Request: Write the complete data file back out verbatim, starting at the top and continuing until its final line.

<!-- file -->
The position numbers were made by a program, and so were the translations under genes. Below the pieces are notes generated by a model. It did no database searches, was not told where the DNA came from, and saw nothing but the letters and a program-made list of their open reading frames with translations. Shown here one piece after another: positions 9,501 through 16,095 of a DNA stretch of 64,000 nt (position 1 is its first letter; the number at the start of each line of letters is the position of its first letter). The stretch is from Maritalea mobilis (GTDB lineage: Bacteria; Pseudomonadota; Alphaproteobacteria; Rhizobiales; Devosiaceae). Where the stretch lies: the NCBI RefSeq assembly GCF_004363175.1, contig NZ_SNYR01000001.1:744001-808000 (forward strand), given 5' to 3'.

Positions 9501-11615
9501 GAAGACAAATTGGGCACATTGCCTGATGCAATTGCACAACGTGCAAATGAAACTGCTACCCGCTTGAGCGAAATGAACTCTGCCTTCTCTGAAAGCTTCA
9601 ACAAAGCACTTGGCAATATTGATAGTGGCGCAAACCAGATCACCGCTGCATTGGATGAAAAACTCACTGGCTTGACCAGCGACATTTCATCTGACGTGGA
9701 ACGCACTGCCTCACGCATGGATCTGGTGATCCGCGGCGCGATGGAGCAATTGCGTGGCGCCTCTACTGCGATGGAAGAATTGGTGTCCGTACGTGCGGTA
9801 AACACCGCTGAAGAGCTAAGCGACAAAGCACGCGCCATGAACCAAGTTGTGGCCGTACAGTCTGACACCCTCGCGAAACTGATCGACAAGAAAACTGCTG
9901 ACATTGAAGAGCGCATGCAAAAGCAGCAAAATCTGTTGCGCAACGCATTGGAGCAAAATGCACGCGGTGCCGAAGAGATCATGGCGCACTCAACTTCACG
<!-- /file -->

The position numbers were made by a program, and so were the translations under genes. Below the pieces are notes generated by a model. It did no database searches, was not told where the DNA came from, and saw nothing but the letters and a program-made list of their open reading frames with translations. Shown here one piece after another: positions 9,501 through 16,095 of a DNA stretch of 64,000 nt (position 1 is its first letter; the number at the start of each line of letters is the position of its first letter). The stretch is from Maritalea mobilis (GTDB lineage: Bacteria; Pseudomonadota; Alphaproteobacteria; Rhizobiales; Devosiaceae). Where the stretch lies: the NCBI RefSeq assembly GCF_004363175.1, contig NZ_SNYR01000001.1:744001-808000 (forward strand), given 5' to 3'.

Positions 9501-11615
9501 GAAGACAAATTGGGCACATTGCCTGATGCAATTGCACAACGTGCAAATGAAACTGCTACCCGCTTGAGCGAAATGAACTCTGCCTTCTCTGAAAGCTTCA
9601 ACAAAGCACTTGGCAATATTGATAGTGGCGCAAACCAGATCACCGCTGCATTGGATGAAAAACTCACTGGCTTGACCAGCGACATTTCATCTGACGTGGA
9701 ACGCACTGCCTCACGCATGGATCTGGTGATCCGCGGCGCGATGGAGCAATTGCGTGGCGCCTCTACTGCGATGGAAGAATTGGTGTCCGTACGTGCGGTA
9801 AACACCGCTGAAGAGCTAAGCGACAAAGCACGCGCCATGAACCAAGTTGTGGCCGTACAGTCTGACACCCTCGCGAAACTGATCGACAAGAAAACTGCTG
9901 ACATTGAAGAGCGCATGCAAAAGCAGCAAAATCTGTTGCGCAACGCATTGGAGCAAAATGCACGCGGTGCCGAAGAGATCATGGCGCACTCAACTTCACG